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Field after field they shorn off.  With a wet spring there are bumper crops sitting in the ground.  The frenzy is rising to a pitch as they rush to get the wheat cut before any nasty weather. 

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The railroads are hopping to get rail cars in for them to ship the wheat out.  Stacks of gold glisten in the distance. 

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Trucks hauling the harvest into town.  The grain elevators busy getting them unloaded so then can hustle back out for another load. 

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Time is of the essence, for the weatherman has forecast afternoon thunder storms. 

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On through the heat of day, the combines march on.  The traffic on the Interstate whizzes by as the big machines gobble up the plenty of the land.

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Into the afternoon they grind on, clouds building.  Hurrying to beat the weather.  The harvest waits for not one.  It is on God’s schedule and one has to make do with that. 

Saturday, July 18, 2015

Spring Valley, CO


Sitting on the banks of the West Cherry Creek River Branch, just north of the Palmer Divide is the little village of Spring Valley.  The school is still standing with a couple of out buildings and on north a ways is the cemetery and church. 

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The Cherokee Trail passed through the area in the 1850’s and the Military had mapped out the area for travelers.  Trade from Mexico went through this area and the Mountain Man had been trapping in the area for decades.  With the numerous springs and the stream to follow it was a well traveled route. 

When the Cherokee Indians passed through they were on their way to the gold fields of California.  They were quite the gold miners in their home country of Georgia and they wanted to see what the west coast had to offer.  As they traveled they would pan in the streams looking for the shinny flakes.  Along the cherry Creek river the Indians found lots of teasers.  When got to where the river met they Platte River they found good flakes of gold.  Here they set up a camp at the confluence of the Cherry Creek and the Platte River, calling it Auraria, after their home in Georgia. 

The Indians searched the other streams nearby and where Ralston Creek meets Clear Creek they found their first good gold deposit in the river.  Returning to their camp, it was decided that small group would return to Oklahoma where they had been moved to and tell other members.  The rest would go onto California and the following year they would meet the other members from the tribe at Auraria Camp with their equipment. 

Soon the news of the gold finds in the rivers of Colorado was spreading and people were heading into the new frontier to seek out their fortune.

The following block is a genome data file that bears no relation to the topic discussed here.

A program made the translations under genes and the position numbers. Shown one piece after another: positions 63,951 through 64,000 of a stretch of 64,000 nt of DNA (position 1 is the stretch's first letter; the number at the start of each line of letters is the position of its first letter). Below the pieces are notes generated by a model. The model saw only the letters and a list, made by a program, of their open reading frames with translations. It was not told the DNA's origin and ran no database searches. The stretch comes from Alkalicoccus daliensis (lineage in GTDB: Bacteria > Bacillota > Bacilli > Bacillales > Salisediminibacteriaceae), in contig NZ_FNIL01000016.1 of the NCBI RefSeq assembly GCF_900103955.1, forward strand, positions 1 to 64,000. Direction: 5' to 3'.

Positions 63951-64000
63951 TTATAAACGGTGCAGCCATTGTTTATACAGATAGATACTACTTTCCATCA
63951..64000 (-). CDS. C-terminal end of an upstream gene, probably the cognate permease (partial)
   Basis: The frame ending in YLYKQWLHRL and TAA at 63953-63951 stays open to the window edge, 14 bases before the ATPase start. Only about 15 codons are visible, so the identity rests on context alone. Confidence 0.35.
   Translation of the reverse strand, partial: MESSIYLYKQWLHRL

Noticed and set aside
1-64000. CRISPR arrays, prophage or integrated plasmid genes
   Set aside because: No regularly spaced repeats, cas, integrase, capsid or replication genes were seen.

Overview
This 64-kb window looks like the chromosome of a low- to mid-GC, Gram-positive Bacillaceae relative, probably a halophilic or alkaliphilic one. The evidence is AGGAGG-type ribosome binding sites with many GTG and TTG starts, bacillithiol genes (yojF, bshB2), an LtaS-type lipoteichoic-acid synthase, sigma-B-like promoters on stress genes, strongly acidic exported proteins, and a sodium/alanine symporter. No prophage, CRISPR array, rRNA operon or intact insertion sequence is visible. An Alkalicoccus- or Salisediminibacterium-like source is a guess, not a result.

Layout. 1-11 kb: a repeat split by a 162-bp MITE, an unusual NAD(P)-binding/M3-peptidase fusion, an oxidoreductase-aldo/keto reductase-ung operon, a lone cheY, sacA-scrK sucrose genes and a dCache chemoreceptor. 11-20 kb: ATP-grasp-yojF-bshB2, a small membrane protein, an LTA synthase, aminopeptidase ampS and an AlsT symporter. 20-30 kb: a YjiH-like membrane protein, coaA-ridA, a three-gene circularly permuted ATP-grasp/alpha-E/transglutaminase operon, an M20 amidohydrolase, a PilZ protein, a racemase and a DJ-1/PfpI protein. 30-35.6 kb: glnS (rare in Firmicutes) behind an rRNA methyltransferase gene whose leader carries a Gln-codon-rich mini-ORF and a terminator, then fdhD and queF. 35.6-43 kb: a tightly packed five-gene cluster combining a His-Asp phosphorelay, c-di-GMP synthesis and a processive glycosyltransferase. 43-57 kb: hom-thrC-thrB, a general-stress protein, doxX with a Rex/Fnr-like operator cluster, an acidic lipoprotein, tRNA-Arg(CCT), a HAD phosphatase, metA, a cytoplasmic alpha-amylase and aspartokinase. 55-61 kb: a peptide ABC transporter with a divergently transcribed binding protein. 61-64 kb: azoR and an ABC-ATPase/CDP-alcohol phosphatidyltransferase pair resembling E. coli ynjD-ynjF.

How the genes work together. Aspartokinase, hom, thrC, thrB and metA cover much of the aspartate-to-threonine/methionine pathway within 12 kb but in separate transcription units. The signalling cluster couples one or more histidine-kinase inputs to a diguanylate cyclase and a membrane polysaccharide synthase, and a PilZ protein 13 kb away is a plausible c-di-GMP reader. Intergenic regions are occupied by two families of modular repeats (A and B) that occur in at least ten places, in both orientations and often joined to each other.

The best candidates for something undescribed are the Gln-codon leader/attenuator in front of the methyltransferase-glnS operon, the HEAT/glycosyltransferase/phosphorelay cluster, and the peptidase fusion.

The military built a fort in the Spring Valley to protect the travelers from attacks, Fort Iron.  A short distance to the north is where the Smoky Hill Trail joined Cherry Creek to go north.  Soon Cherry Creek was bustling trail of fortune seekers.  There were wagon trains of freight moving northward to supply the miners. 

More and more people began to move in and settle in the area.  The late 1800’s the community of Spring valley was established.  Stores were built, a schoolhouse, homes, a Post Office and other shops.  It was a rich ground for farming and raising cattle.  Potatoes, beans and hay were the major crops grown in the fertile area. 

As civilization expanded, highways were built and none went near the little farming/ranching community.  Soon the shops and stores were moving and the Post Office closed.  The window of history was closing on the once busy little town. 

Here is a link to the Douglas County Historical Society web page about little town.  It appears the Society had a lease on the property but lost it for some reason.


This area along the County line is some of the most spectacular ranching land in Colorado.  Sadly developers are acquiring some land and planting 2X6’s with roofs in the area, putting blotches on the rolling vistas. 

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The school had been cared for but now appears to being neglected and at the whims of nature.  It is believed to of been built in the mid 1870’s.  For an old wooden building to have survived that long is a testimony to the care it had received.  The out building show signs of neglect yet they still stand after all those years.  On a hillside overlooking the valley resides the little country school. 

Thursday, July 16, 2015

Saturday, July 11, 2015

Greenland, Colorado


The last great open lands between Denver and Colorado Springs is how the Greenland Ranch was referred to.  200,000 acres of grass stretched along the Palmer Divide.  Fertile tall grass waved in the meadows as cattle grazed along the foothills of the Rocky Mountains.  The last Ice Age, 800 years ago had left the land rich and fertile.  Springs dotted the land, giving rise to small streams coursing down off the hills.  Here cattle could roam across a five course land. 

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Yet Greenland did not have its start as a ranching community.  In the late 1870’s the Denver and Rio Grande Railroad was pushing southward.  They platted out a small town here on 20 acres.  There was ample water in the stream and a good stop before the last push up the hill to cross the Palmer Divide.